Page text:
Anyway, you'd lose $100 in this hypothetical scenario just to have it so people only pay for the days they're active? How does that make sense from a business standpoint? If someone pays for a monthly subscription, it's up to them to use it as much as possible.

 

On 4/29/2017 at 2:17 PM, Nate.Tube said:

- Pre-free early access content
I'll likely also have items/beasts created which are available for purchase with real money using a premium currency. I'll have the game set so that these items eventually drop into the free pool and are then available to everyone. It just means those that are able to support the website will be able to get the special content earlier, while those that arent able to support will still eventually get access to the same content.

 
 
 

"Eventually drop into the free pool and are then available to everyone." What you're saying is that there's little benefit in buying these things. You as the site owner either have to rely on people's charity and willingness to support the site, or you have to hope that people are interested in having things before others so much so that they're willing to pay for it. That kind of "hope" is not helpful in having a successful business because although it may work for you, it may also fail.

 

On 4/29/2017 at 2:17 PM, Nate.Tube said:

This opens a brand new reason to go back in time - we could have exclusive content packs that the user can only get by changing their world to be a certain configuration.

------
With that in mind, on the topic of monetization, I think it would be good to provide content packs that can be purchased to add additional items to the game. They would likely be purchasable using real money or in game currency. This allows people who arent able to support the game the opportunity to still get their hands on the content pack.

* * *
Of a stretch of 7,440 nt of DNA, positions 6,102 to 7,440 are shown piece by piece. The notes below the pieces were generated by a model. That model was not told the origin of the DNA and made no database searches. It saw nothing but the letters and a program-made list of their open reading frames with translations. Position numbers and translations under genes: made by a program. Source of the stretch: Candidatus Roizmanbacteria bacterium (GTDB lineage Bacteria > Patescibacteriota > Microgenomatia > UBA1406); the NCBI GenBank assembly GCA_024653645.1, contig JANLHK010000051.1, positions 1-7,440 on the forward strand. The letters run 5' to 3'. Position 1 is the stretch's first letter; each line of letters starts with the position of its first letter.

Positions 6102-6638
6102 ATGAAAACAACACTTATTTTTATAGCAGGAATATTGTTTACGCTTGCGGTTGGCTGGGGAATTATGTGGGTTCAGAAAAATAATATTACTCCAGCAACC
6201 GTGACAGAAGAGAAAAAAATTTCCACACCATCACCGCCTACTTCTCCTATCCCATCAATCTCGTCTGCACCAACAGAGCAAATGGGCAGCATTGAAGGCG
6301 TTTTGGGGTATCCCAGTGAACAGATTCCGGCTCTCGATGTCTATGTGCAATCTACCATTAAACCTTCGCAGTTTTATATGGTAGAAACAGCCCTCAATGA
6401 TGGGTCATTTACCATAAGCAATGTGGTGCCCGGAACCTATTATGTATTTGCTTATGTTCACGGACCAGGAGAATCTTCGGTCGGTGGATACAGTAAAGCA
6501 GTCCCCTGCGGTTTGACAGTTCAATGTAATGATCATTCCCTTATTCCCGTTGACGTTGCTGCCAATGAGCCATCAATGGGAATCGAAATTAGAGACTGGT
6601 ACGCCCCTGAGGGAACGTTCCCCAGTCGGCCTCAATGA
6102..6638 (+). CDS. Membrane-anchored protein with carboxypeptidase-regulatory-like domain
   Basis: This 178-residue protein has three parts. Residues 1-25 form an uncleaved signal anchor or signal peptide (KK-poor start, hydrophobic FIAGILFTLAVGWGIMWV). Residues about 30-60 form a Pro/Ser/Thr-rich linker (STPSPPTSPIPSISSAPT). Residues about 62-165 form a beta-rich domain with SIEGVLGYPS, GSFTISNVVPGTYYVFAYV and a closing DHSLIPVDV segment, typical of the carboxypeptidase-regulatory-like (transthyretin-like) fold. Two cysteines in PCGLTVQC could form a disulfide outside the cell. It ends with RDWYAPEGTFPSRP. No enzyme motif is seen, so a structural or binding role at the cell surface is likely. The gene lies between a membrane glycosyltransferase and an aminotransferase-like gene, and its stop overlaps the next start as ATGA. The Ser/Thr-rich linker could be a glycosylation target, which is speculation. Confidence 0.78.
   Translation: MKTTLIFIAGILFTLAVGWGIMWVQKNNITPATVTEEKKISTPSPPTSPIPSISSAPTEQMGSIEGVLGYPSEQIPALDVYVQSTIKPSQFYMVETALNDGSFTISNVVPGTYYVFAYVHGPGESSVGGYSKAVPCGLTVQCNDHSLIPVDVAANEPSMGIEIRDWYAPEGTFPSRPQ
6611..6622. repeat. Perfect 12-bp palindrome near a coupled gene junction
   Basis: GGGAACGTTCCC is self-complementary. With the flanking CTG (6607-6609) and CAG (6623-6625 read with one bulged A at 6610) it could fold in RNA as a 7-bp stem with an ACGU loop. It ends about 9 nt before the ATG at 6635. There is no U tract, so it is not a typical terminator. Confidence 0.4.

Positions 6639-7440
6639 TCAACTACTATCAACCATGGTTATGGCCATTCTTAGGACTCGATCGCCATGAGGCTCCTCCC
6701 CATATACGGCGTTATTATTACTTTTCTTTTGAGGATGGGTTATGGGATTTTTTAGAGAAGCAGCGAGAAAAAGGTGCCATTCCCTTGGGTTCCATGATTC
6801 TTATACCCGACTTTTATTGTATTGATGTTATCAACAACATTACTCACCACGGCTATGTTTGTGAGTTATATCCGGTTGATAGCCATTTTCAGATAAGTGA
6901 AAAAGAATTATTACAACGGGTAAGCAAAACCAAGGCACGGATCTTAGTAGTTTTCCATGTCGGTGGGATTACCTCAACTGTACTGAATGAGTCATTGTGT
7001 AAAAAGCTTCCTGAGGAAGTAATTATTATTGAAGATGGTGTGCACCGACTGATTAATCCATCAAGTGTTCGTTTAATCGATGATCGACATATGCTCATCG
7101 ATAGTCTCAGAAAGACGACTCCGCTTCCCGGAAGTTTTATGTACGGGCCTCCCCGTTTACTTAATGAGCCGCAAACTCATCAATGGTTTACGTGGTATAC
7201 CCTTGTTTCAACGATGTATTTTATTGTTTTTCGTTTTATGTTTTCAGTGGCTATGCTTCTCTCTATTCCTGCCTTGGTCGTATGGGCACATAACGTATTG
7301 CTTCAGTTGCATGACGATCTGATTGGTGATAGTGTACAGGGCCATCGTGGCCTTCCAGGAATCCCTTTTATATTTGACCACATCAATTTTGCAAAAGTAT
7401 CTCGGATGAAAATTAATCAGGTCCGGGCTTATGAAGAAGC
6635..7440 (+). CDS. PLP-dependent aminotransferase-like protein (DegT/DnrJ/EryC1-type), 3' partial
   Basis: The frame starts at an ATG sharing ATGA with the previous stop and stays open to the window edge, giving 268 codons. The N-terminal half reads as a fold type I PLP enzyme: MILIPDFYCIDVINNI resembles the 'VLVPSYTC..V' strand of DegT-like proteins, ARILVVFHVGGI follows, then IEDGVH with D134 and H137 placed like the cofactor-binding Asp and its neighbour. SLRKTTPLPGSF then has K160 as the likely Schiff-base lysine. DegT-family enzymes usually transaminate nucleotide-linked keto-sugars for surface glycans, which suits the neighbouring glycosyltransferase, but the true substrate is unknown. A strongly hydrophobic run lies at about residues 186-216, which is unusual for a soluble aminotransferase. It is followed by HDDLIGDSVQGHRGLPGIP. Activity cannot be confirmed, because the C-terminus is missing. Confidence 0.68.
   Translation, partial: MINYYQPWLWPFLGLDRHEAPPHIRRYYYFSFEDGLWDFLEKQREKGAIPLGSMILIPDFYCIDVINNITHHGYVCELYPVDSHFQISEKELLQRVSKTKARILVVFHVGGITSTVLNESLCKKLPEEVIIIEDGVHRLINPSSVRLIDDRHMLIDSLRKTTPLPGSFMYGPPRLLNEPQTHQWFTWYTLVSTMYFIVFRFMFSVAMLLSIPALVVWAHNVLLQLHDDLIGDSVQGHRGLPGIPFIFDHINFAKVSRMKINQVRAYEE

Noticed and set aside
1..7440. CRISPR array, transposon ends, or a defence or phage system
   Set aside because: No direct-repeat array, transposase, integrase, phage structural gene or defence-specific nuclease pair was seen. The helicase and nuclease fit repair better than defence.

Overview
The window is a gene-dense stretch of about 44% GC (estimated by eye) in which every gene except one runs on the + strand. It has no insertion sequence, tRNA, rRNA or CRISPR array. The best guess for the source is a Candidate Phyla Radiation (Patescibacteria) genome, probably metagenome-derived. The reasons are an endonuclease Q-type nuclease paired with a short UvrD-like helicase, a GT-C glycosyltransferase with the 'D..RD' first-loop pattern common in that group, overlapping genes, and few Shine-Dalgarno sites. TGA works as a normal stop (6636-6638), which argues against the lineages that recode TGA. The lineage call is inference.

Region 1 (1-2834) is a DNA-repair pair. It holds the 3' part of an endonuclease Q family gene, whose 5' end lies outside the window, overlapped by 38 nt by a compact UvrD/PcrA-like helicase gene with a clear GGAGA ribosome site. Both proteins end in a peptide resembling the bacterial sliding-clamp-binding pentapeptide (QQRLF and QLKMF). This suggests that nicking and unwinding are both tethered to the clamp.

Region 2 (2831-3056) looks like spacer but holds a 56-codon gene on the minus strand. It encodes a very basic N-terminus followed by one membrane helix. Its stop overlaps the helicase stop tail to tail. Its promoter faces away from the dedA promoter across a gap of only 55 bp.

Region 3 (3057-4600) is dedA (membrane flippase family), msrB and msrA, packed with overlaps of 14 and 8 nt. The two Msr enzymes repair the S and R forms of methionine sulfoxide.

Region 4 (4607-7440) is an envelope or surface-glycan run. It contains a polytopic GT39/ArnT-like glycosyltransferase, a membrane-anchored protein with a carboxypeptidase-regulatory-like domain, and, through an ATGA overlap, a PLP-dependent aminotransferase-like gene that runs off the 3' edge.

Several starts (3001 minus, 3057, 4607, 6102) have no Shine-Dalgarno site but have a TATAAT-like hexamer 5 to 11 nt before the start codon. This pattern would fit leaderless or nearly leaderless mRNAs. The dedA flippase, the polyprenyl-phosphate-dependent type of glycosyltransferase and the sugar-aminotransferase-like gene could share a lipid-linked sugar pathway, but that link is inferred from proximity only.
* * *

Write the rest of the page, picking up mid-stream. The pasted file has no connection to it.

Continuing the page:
I like this idea of "Content Packs". This is unique and interesting. I think it could bring in some money because many people on these sites like to collect things. However, "purchasable using real money or in-game currency": Again, although it is "nice" to allow the option to buy these with in-game currency instead of real money, you're going to lower your potential for profits. Why not, instead, simply allow cash shop buyers to sell and trade their purchased packs? That will give people another reason to buy them (because even if they don't want the pack themselves, they can sell it for site currency to someone that may want it).

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Hi @SingSong , thanks for the valuable input! These posts are getting longer and longer haha!

I'll respond to some of the more detailed points;

The Kickstarter/Indegogo;
I'm against it personally, but I'm always willing to open up to ideas that are different to my own. I'll certainly take your input into consideration when talking to my friend about this. He seems to think it is a great idea, however I'm currently 75% certain I open without doing it. I'll keep you updated.

The Monthly subscriptions: